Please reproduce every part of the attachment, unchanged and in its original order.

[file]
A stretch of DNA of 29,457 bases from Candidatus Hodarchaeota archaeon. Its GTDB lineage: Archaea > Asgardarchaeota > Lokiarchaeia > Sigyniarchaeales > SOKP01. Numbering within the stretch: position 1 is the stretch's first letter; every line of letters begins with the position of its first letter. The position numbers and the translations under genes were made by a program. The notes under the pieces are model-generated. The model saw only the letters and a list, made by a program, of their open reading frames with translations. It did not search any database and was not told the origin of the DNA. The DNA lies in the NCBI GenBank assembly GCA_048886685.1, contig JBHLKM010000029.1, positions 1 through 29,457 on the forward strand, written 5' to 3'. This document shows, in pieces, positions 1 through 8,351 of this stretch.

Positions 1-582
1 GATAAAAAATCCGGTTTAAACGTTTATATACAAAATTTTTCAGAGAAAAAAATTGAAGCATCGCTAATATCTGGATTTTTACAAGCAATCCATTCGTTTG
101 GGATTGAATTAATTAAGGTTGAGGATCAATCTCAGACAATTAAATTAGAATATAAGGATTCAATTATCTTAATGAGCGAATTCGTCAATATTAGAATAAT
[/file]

A stretch of DNA of 29,457 bases from Candidatus Hodarchaeota archaeon. Its GTDB lineage: Archaea > Asgardarchaeota > Lokiarchaeia > Sigyniarchaeales > SOKP01. Numbering within the stretch: position 1 is the stretch's first letter; every line of letters begins with the position of its first letter. The position numbers and the translations under genes were made by a program. The notes under the pieces are model-generated. The model saw only the letters and a list, made by a program, of their open reading frames with translations. It did not search any database and was not told the origin of the DNA. The DNA lies in the NCBI GenBank assembly GCA_048886685.1, contig JBHLKM010000029.1, positions 1 through 29,457 on the forward strand, written 5' to 3'. This document shows, in pieces, positions 1 through 8,351 of this stretch.

Positions 1-582
1 GATAAAAAATCCGGTTTAAACGTTTATATACAAAATTTTTCAGAGAAAAAAATTGAAGCATCGCTAATATCTGGATTTTTACAAGCAATCCATTCGTTTG
101 GGATTGAATTAATTAAGGTTGAGGATCAATCTCAGACAATTAAATTAGAATATAAGGATTCAATTATCTTAATGAGCGAATTCGTCAATATTAGAATAAT